So here’s some of my experience, and some of the stuff I’ve learned over the years. Stuff I would tell myself if I could go back in time to the most miserable points of my life, before I came out. And it starts with the promise that your life can be absolutely amazing, if you let it.
I was relatively lucky: I was bullied in middle school and teased in high school, but more often for being a nerd than for being gay. The worst I got was “sissy.” Other kids had it far worse, and to the kids who’ve had the courage to come out while still in school: you’ve got my respect. My own response was to try desperately to keep it hidden. The most horrifying thing I could imagine was how I’d be abandoned and my life would be ruined if anyone ever found out. I found out later that the people who I genuinely cared about already knew or suspected, and they didn’t care.
You’ll frequently hear people talk about choice when they talk about being gay. And there is a choice: you can choose to accept who you are, or you can choose to build your entire life based on other people’s expectations of you.
For my part, I put being gay into the “unacceptable” category, believing I could compartmentalize it and keep it from ruining everything else. I thought if I denied it long enough, I’d eventually get “better.” I thought if I prayed hard enough, it’d go away. I buried myself under schoolwork or, later, regular work, convincing myself that it was an acceptable substitute for having a personal life. I convinced myself that nobody could ever find me attractive, because it was easier than admitting to myself that I wasn’t attracted to the people I was supposed to be attracted to.
And I got better at convincing myself I was happy, because I was doing The Right Thing. I believed what I’d been taught. Gay people all act and talk a certain way, like they do on TV. They’re all promiscuous and hedonistic, because they lack willpower. All they talk or think about is sex. And they’re so tiresome: they all define their entire lives around being gay. There were all the made-for-TV movies and documentaries about how horrible it was for women when their husbands or boyfriends came out; how selfish could those guys be? I didn’t have anything in common with that! I just wanted — desperately wanted — to be normal, so surely that couldn’t be me. Those people were different. So I could be an ugly social reject with no possibility of ever finding love, but at least I was better than them.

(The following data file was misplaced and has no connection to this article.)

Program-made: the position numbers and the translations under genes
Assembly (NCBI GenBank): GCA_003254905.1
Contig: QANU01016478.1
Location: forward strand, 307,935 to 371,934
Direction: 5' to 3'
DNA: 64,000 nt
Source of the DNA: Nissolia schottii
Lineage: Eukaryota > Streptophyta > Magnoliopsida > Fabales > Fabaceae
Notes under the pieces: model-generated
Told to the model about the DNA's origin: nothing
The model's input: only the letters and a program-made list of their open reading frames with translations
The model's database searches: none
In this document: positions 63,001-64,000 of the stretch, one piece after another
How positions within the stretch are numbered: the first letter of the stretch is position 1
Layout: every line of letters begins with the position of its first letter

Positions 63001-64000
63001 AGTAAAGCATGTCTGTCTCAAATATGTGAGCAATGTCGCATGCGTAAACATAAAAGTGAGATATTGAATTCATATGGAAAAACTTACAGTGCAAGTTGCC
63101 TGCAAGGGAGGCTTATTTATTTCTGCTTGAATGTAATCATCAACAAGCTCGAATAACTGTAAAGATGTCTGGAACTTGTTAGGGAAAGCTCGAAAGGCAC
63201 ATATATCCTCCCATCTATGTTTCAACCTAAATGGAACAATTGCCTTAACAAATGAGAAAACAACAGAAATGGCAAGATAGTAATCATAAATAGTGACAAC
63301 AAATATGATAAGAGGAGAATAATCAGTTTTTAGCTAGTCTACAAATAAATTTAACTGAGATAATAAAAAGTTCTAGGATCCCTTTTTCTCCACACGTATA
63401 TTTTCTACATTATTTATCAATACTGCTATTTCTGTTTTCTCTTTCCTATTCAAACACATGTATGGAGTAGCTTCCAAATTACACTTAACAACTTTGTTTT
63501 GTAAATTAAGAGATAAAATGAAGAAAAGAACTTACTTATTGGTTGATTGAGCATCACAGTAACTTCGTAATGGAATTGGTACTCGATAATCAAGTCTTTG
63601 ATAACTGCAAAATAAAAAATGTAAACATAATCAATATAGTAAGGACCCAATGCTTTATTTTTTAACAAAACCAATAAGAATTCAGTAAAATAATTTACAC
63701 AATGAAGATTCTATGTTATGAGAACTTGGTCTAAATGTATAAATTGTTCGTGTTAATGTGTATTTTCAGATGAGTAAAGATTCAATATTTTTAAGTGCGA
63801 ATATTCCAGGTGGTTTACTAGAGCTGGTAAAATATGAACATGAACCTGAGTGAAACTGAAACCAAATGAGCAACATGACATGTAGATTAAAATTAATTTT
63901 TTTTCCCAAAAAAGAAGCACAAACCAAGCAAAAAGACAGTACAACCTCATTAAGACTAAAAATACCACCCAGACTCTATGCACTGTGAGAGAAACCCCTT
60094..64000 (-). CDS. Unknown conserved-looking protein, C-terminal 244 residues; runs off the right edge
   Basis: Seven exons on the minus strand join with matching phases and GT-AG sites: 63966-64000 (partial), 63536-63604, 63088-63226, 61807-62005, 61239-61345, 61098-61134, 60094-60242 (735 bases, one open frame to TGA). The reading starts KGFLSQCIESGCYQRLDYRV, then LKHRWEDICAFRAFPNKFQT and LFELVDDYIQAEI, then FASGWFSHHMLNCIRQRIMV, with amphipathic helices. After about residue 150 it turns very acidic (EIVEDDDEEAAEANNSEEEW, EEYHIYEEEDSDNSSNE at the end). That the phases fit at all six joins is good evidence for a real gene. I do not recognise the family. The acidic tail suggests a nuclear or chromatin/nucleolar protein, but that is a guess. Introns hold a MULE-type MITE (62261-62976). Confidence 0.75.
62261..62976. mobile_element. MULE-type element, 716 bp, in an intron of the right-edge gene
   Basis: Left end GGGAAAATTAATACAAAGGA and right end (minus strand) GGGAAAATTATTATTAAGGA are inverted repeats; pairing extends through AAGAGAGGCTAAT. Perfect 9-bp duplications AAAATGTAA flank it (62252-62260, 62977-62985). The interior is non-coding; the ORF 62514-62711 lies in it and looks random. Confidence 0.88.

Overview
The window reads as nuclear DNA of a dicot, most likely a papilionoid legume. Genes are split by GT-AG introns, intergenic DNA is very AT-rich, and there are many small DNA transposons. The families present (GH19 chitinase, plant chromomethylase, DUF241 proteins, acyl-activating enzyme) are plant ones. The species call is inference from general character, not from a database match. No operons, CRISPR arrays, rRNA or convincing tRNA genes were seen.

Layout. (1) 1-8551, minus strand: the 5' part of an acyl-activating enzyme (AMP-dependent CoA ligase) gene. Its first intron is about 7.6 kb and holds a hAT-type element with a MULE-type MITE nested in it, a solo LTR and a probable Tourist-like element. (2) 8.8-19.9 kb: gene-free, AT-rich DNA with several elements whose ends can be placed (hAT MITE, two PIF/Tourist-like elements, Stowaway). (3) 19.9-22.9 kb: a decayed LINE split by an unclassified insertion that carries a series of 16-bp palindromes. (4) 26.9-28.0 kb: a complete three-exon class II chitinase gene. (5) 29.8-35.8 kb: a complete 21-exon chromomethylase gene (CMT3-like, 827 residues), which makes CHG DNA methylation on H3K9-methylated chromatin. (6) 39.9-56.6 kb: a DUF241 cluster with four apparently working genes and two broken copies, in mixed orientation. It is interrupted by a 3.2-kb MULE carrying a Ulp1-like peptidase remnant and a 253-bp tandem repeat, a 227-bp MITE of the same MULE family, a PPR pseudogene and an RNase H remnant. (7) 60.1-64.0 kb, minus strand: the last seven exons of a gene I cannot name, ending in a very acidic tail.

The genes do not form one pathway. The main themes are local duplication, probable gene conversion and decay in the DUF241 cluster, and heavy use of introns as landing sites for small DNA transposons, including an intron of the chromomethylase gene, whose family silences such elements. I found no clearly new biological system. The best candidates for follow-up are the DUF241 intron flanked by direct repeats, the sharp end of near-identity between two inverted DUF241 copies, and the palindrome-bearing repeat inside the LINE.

That was my choice, and I lived with it for over fifteen years. I heard my friends talk about who they were attracted to, and I’d duck out of the conversation or become silent and sullen. I’d see them start relationships, get married, have children, and realize that that was never going to be an option for me. I’d see someone I was attracted to and I’d go quiet, because I was embarrassed and ashamed that I hadn’t done a better job of suppressing it. I convinced myself that I was happy and that everything was fine, without realizing that I’d lost all hope.
When I was younger, I would’ve said it was melodramatic to compare it to dying, but I can’t think of a better way to describe it. I’d effectively killed a part of myself. And over time, I got more preoccupied with thoughts of how to finish the job. There wasn’t any one event, but a long, gradual process of just giving up. I’d withdrawn from my friends. I’d lost around 40 pounds because I just didn’t care about eating. And for months I’d spend every night in bed staring at the ceiling, asking myself what was the point of going on like this. What was the point of living when there’s no hope of ever being anything but broken and lonely?
But then, the part that I never, ever would’ve believed: it got better. I met another gay guy and actually got to know him instead of dismissing him as a stereotype, which had always been easier. I realized I didn’t have to talk or behave a certain way, or let it take over my life. I could stay every bit as boring and nerdy as I wanted to be, and I didn’t have to be ashamed of myself for it or anything else.
For years, I’d been afraid of how my friends would react if I ever came out. The reaction from the first friend I told? He said “Really? Good on you!” without skipping a beat, and he bought me a beer. What about the friends I’d had for longer, would they be angry that I’d been lying to them for so long? They said okay and made a joke. But of course my friends in San Francisco would be okay with it; what about my friends from home and college? I got congratulations, and then they returned to treating it as a non-issue. I’d spent so many years withdrawing from my friends for fear of losing them. Not only did I not lose anyone over it, but I’m a better friend now that I can be open and happy.